|Overall Panel Fit:||8/10|
Other Fast & Furious Models
F8 of the Furious Fleetline
Furious 6 ‘69 Mustang (Review)
Furious 7 ‘70 Charger (Review)
Furious 7 Supra
Furious 7 ‘70 Charger
The Fast & the Furious Chevelle
Tokyo Drift ‘70 Road Runner (Review)
Fast 5 ‘11 Charger Police (Set)
Fast & Furious Chevelle (Review)
2 Fast, 2 Furious Evo VIII (Review)
The Fast & the Furious RX-7
The Fast & the Furious Civics
The Fast & the Furious ‘70 Charger
Furious 7 Off-Road ‘70 Charger
Furious 7 ‘72 ‘Cuda
2 Fast, 2 Furious Eclipse Spyder
Fast 5 ‘11 Charger Police (Review)
Furious 6 ‘69 Charger Daytona
The Fast & the Furious F-150 (Review)
Other 2000s Movie Models
Ghost Rider Stunt Bike (Review)
War of the Worlds Monte Carlo SS
Tomb Raider 2: The Cradle of Life Jeep
The Bourne Ultimatum NYPD Impala
Cars Mack (Review)
Star Wars E3 Starfighter
Terminator 3 Lexus
The Fast & the Furious ‘70 Charger
Charlie‘s Angels 1969 Camaro
Dale Daytona Winner (Review)
Night Watch Audi TT
Twilight ‘63 Chevy Pickup
The Bourne Identity Mini
Avatar AT-99 Scorpion
2012 Lincoln Town Car
Joe Dirt ‘69 Charger Daytona
Harry Potter Anglia 105E
When Dom goes undercover to discover who killed Letty in Fast and Furious, he uses the Chevelle last seen in the post-credit sequence of The Fast and the Furious. The new satin gray primer finish gives no hint of the car's true capabilities, which once again prove that there's no replacement for displacement in a street race against Brian.
The box is identical to what we saw with the Maximus Charger, other than the movie title in the top right corner has been changed from "Furious 7" to "Fast & Furious" (leaving an odd gap where the longer title used to be) and the car name on the bottom of the front panel has been updated to "Dom's Chevy Chevelle SS." The interior tray is much the same as well. Plastic bands hold the hood and doors closed, while the truck is captured by a clear plastic tray.
This is, overall, a nice return to the nice, solid work that made Jada's "Big Time Muscle" series so successful. The casting is nicely finished with no errors or tool marks, the panel fit is nice and even, and it's just generally a tidy little package that fits and feels great. The paint is a medium-dark satin gray, with good even coverage and no drips, runs, or other flaws. Silver paint is used for the window surrounds—the only painted trim on the whole car—and is flawlessly applied. The edges are sharp and everything is properly located to the window openings. The sideview mirrors are a matching silver with chrome "glass" inserts, a very nice touch. Unfortunately, the mirror housings are made from a very soft plastic, and the right mirror on mine is badly warped. I can force it back into position, but it just droops back to where it was. The front and rear bumpers, grille, and headlight bezels are chrome plastic, and while most of these are properly fitted the headlights seem a little bug eyed and may need to be seated better. There is a tiny chip in the rear bumper just above the right taillight, otherwise the chrome is bright and clean. The headlights and glass is clear plastic, wheels are chrome with body-matched spokes, and tires are soft vinyl.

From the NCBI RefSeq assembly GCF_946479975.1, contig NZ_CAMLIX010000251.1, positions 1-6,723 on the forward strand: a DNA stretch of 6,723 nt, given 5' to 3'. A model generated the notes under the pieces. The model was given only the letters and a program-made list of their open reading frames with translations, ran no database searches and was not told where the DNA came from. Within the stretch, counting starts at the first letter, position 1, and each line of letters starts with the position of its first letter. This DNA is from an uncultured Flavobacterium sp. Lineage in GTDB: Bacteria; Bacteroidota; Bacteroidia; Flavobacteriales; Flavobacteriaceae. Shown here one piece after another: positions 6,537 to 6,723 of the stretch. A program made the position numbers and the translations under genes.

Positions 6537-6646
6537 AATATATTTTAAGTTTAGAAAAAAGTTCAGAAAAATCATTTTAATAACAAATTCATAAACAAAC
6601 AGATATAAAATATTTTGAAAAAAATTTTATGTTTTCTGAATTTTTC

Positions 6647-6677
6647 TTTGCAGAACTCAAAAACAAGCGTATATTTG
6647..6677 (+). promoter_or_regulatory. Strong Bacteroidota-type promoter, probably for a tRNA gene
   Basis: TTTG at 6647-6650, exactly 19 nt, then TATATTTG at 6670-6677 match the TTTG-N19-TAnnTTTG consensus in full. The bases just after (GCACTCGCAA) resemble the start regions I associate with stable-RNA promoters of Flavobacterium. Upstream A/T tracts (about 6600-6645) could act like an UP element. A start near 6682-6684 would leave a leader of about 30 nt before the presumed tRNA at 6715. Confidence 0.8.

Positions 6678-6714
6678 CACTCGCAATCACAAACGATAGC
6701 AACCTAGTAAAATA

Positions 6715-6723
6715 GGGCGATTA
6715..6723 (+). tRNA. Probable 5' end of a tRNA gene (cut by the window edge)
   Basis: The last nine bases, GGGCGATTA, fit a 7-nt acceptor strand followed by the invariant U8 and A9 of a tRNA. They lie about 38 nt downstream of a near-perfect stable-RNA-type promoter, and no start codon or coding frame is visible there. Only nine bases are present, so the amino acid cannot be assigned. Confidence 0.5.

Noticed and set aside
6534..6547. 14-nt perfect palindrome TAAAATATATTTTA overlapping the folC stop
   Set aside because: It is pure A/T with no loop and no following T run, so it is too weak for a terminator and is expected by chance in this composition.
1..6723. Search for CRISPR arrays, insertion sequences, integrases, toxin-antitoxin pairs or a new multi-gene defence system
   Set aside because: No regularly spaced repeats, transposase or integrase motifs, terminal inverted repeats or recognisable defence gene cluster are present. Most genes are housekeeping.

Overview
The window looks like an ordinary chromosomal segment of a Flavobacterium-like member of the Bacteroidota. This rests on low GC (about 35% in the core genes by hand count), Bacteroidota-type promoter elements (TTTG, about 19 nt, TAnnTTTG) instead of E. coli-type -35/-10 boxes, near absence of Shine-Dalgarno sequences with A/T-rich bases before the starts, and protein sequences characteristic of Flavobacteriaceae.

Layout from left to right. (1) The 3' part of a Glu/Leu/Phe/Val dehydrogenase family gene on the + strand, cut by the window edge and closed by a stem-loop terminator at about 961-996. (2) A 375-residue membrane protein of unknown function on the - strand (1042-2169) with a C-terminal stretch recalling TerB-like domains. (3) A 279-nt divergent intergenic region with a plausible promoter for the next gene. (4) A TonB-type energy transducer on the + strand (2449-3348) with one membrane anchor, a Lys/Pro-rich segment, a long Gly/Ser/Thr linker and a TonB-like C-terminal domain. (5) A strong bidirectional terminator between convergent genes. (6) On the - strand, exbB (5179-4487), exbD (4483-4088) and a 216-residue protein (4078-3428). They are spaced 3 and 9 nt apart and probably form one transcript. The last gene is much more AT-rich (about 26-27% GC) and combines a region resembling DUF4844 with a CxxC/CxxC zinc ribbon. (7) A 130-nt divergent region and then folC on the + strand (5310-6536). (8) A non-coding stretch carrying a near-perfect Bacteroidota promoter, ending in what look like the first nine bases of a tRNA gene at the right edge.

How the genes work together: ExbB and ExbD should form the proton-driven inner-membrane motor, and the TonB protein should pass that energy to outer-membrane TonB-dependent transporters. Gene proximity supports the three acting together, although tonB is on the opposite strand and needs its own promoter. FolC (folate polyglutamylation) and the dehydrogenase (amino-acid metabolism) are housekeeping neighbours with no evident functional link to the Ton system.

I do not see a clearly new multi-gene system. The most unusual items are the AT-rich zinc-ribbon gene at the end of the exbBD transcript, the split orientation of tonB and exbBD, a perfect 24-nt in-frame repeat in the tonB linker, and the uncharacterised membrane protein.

The engine is difficult to see clearly because the hood does not open all the way nor does it stay in place when open. It is clearly not a stock 454, though, and has a rather strange-looking airbox between the valve covers. Even weirder, there's something back where the master cylinder belongs that looks a lot like a distributor. There's a lot of chrome plating, too.
The interior is basic black with printed gauge faces. It's not quite stock, as evidenced by the door speakers and aftermarket steering wheel. The same goes for the chassis, which has basic but competent engraving and separate chrome exhaust tips. In both cases, the simplicity works and the end result is a clean and neat look. One final nice touch: Jada has a set of reasonably-sized brakes mounted behind the wheels. They are as nicely done as ever, but are small enough that they could be used for myriad projects.
The doors, hood, & trunk open. The hood hinge doesn't stay or have enough travel, but the trunk and doors work just fine.
Like the Road Runner, this was a repurposed casting that works pretty well. The interior isn't right: Dom's car had stripped panels, custom racing buckets, and a full roll cage. But the Chevelle's relatively small windows, side glass, and the black coloring help downplay the inaccuracy. The body looks good (albeit a little heavy around the rear bumper), and the wheels are pretty close to what Dom's car wore, so I'll call it a win. The Chevelle has the same dumb "Fast & Furious" logo plates as the other cars in the series, but since that's dictated by Universal Pictures as part of the license, I can't fault Jada for it.
I mentioned Jada's Big Time Muscle series earlier, and too a degree that's what this is: a BTM version of Dom's Chevelle. It's not 100% accurate, but where it's wrong it's wrong in the right direction (i.e., not awkwardly proportioned or suffering from terrible QC) and makes for a nice addition to the Fast & Furious collection. Recommended
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